CNN Warsaw Rising web site

Warsaw Uprising website with lots of resources

Warsaw Rising Museum in Warsaw

Miasto Ruin – world’s first digital reconstruction of the destroyed city

BBC Battle for Warsaw web site and the movie:

how to raise a saint and a martyr in the heart of Europe today

In just few hours Marianna Popieluszko will be present at the Mass for the Beatification of her son, father Jerzy Popieluszko (Yeh-zhee  Poh-pye-woosh-koh), who was murdered over 25 years ago. She will carry the relics of her own son to the altar.

Father Jerzy Popieluszko was a Solidarity chaplain and became a spiritual leader of those who were pursuing non-violent liberation of Poland from Communism. You can read father Jerzy’s story in many places now, but I wanted to find more about his upbringing, childhood and the role of his parents in raising a present day saint and martyr.

These are few nuggets that I found around the web, mostly from his mom’s interviews.

Father Jerzy’s family lived in a small village Okopy in the far East of Poland, which is almost exactly the geographical center of Europe. His parents were peasants, lived simply and were very devout Catholics, as most of Poles in that region. When Marianna was pregnant with her son, she consecrated him to the glory of God and to Mary, and prayed that he will become a priest one day. She says that she doesn’t know if her prayers were answered, or maybe someone else’s prayerful petitions, but Jerzy, born on the Feast of the Cross, became a priest.

“God gives grace, and if a person responds to it, and walks God’s way, he will receive this grace.”

Since his childhood, Jerzy was fascinated by priesthood. He would walk 5km (3 miles) daily before the school to serve as an altar boy at the Holy Mass, and after school he went to church to pray Rosary. People thought that he was to spiritual. His mom was told by the elementary school principal that Jerzy spends to much time in church.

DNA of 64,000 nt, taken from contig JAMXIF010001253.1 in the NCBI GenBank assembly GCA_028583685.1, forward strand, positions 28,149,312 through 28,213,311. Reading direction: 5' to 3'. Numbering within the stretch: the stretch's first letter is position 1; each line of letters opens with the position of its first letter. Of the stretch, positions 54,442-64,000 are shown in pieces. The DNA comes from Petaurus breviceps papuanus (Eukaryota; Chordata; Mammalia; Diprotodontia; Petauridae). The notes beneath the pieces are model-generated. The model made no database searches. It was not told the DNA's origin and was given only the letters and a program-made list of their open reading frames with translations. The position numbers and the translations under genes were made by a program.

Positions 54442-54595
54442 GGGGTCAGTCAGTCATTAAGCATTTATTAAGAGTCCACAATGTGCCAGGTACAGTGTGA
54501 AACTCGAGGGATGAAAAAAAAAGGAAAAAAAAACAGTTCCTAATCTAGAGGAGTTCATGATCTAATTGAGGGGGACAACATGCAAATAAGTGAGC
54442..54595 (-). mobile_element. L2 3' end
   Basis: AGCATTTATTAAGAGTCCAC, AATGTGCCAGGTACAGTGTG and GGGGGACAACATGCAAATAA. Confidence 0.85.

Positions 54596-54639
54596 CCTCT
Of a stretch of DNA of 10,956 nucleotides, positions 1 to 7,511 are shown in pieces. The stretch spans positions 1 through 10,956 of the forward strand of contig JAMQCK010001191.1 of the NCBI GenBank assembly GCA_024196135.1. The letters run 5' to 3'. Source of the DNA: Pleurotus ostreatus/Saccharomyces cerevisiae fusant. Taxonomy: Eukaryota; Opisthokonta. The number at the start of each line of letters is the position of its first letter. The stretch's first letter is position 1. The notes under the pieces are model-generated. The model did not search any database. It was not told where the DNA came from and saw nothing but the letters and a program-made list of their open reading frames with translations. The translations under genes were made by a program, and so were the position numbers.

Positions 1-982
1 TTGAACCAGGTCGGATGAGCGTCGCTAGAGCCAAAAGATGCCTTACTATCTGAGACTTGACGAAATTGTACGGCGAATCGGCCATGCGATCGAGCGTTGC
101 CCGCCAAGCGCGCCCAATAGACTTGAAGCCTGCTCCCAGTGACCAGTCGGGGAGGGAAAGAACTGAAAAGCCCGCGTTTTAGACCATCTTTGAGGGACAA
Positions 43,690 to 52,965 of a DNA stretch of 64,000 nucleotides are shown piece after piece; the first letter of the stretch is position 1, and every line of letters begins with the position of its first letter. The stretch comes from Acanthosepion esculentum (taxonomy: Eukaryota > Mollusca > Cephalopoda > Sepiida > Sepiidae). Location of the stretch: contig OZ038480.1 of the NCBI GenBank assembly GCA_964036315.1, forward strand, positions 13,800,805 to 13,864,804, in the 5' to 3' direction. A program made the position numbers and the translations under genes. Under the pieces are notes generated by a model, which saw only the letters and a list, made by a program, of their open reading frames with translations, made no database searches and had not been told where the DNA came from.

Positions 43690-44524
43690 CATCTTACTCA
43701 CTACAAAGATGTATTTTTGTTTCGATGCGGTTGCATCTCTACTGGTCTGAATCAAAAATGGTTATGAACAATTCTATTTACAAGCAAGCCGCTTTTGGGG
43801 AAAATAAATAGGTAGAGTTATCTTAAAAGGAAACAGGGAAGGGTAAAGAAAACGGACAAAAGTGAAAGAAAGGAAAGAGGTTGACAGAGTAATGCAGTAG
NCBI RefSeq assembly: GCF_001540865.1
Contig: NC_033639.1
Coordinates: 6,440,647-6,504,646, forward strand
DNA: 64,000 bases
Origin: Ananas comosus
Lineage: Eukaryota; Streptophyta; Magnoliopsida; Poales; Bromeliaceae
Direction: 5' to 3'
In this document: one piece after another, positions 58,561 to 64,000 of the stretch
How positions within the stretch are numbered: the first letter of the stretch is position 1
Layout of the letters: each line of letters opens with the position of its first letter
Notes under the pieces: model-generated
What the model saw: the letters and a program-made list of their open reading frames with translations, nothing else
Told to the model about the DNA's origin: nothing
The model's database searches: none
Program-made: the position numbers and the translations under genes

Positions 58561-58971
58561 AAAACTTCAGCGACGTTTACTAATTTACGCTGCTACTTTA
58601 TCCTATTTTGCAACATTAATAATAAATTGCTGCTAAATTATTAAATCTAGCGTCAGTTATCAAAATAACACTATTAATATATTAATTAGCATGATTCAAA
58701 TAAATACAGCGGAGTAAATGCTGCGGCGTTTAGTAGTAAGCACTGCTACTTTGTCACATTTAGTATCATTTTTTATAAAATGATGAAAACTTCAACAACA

“After seventh grade he wanted to join lower seminary in Niepokalanow (Maximilan Kolbe’s City of the Immaculate), but I told him that he was to young then. When his friends finished high school and were celebrating the High Scholl Ball – he took the train to Warsaw for the seminary. I was happy when he became priest and I was praying constantly that he will be faithful to God, because this is the most important thing in life”.

She was teaching her children daily how to pray, kneeling before the small home altar with the figure of the Holy Mother. On Wednesdays – they prayed to Our Lady of Perpetual Help, on Fridays – to the Heart of Jesus, on Saturdays – to Black Madonna of Czestochowa. In May the whole family would recite Litany of the Blessed Virgin, in July – Litany to the Blood of Jesus, in October and throughout the rest of the year – the Rosary. During the storms she would lit a candle and pray.

“His first seminary was in his home.”

“He was a nice, obedient child, but every child can be that way, if parents will keep them straight. All my children were the same. I did not punish them, there was no hitting, just very stern words: You have to do it!
My kids were not into mischief. Whoever prays well, this person has no place for silliness in life.”

“Death of Jerzy for me is like a stone for my whole life. It is a great pain. This wound is opening over and over, for who can forget such a thing. But I do not judge no one, and I do not demand no one’s death. God Himself will judge them one day. And the murderer’s will have to bare their penance. But I ask Jesus to forgive them. I would be the most happy if they would come to God.”